Things I don't understand about MLS

The things I do not understand about life are far too numerous to enumerate here but near the top of the list at this moment is the weird, wonderful and mysterious path by which MLS wends it's labyrinthine way torturously through the business of football, or, if you prefer, soccer.

For example, why, if all player contracts are described as being between the player and a "single entity", ie: Major League Soccer, has the most affected body, MLS itself, remained thunderously silent on this issue from the outset? Surely every MLS contract signed is called into scrutiny by Camilo's transgression and surely MLS must have an opinion on that. What has MLS possibly got to gain by leaving the Whitecaps flapping in the wind over an issue that has as much to do with the league as with the club?

Secondly, our new-found friend from south of the forty-ninth, Trolltosin, has raised some interesting questions about the league's involvement in the Sounder's recent roster activity. Comments such as "...MLS obviously helped to keep Eddie Johnson happy and in MLS" and "MLS could make it right and let you have the magic allocation money. They did it for us, by all accounts in Seattle, for Eddie. There is no way that DC United gave us 650K in allocation for him. Yet, by most reports close to the Sounders, that is what we got."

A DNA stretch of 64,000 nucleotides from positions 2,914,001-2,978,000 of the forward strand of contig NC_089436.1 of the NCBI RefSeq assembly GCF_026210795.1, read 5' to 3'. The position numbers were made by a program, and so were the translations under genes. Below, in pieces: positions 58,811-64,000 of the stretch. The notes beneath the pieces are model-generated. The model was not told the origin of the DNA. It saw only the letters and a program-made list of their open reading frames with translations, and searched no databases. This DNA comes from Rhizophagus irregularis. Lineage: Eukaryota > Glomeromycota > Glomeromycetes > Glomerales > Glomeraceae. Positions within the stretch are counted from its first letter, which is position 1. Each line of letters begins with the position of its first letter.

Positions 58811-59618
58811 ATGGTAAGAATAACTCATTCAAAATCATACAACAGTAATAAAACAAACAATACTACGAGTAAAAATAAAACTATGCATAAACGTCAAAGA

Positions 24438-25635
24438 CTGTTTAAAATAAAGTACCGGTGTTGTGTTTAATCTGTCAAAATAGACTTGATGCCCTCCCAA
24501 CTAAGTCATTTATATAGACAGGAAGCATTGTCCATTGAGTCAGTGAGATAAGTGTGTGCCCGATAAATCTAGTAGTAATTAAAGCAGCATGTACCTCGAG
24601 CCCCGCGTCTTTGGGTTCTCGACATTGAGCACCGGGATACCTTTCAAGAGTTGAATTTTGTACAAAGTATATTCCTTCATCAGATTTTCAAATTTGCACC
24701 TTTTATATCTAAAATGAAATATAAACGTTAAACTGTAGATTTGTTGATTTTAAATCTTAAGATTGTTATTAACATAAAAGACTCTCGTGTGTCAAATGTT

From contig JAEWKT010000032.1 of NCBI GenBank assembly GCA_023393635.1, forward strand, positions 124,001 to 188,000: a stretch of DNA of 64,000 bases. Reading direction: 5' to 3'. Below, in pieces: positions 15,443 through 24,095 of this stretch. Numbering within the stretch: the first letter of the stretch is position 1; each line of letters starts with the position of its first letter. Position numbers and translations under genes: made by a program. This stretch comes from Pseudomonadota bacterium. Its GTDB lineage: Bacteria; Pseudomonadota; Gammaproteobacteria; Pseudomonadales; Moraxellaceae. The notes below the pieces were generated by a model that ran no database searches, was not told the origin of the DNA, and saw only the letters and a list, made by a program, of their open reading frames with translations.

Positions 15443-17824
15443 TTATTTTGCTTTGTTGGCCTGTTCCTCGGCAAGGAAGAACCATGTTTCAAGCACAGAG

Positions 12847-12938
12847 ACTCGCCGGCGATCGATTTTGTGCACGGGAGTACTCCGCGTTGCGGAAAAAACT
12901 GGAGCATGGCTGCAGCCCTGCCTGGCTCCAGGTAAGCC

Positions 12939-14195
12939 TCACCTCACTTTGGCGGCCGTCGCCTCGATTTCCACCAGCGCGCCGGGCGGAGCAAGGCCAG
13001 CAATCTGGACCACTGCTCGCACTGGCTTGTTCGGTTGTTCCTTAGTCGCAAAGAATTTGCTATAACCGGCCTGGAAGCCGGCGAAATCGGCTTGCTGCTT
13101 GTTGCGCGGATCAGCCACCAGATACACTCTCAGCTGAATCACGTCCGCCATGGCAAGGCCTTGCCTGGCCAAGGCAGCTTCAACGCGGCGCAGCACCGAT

Anecdotal evidence and unsupported, but it does raise questions which initially surfaced for me when Maximiliano Urruti moved from Toronto to Portland in what appeared to be a sweetheart deal for the Timbers.

Similar questions surround the move of Mike Magee to Chicago from the Galaxy.

Are these moves the result of market forces or the manipulations of MLS ensuring that their pet clubs thrive?

Finally, these thoughts from Steven Goff, The Washington Post's "Soccer Insider" (August 5, 2013 - on the Clint Dempsey move to Seattle make me wonder if the gloved hand of MLS is not to be detected in the recent landmark signing of Michael Bradley by TFC: "MLS’s immature side also revealed itself again, inviting scrutiny of the way the league conducts business. U.S. national team players who sign (or re-sign) with MLS are supposed to go through the allocation order — a peculiar mechanism in itself but one we’ve reluctantly accepted into our homes. There is a loophole, however. It’s not listed in MLS’s roster rules and regulations available to the public, and as far as we can tell, has only been implemented one other time (Reyna signing with the New York Red Bulls in 2007). Because Dempsey is a designated player (earning in excess of $368,000 annually), he was exempt from the allocation order...Salary cap specifics and allocation money remain foggy. ...Sports Illustrated’s report that MLS paid the $9 million transfer fee for Dempsey opens another can of worms."

Who paid Bradley's transfer fee, MLS or TFC? Was due process and the stipulated order followed when Toronto acquired Bradley? I don't know that it wasn't but, quite frankly, it all makes me wonder. Lot's of questions and lots of things I don't understand.

The bottom line for me is, are the Vancouver Whitecaps getting the support they deserve from MLS in the Camilo affair or are they a lesser consideration for the suits in New York and being marginalized at the expense of the fashionable, big market teams that Don Gerber and his cronies seem to bend over backwards for?

Is this any way to run a business?

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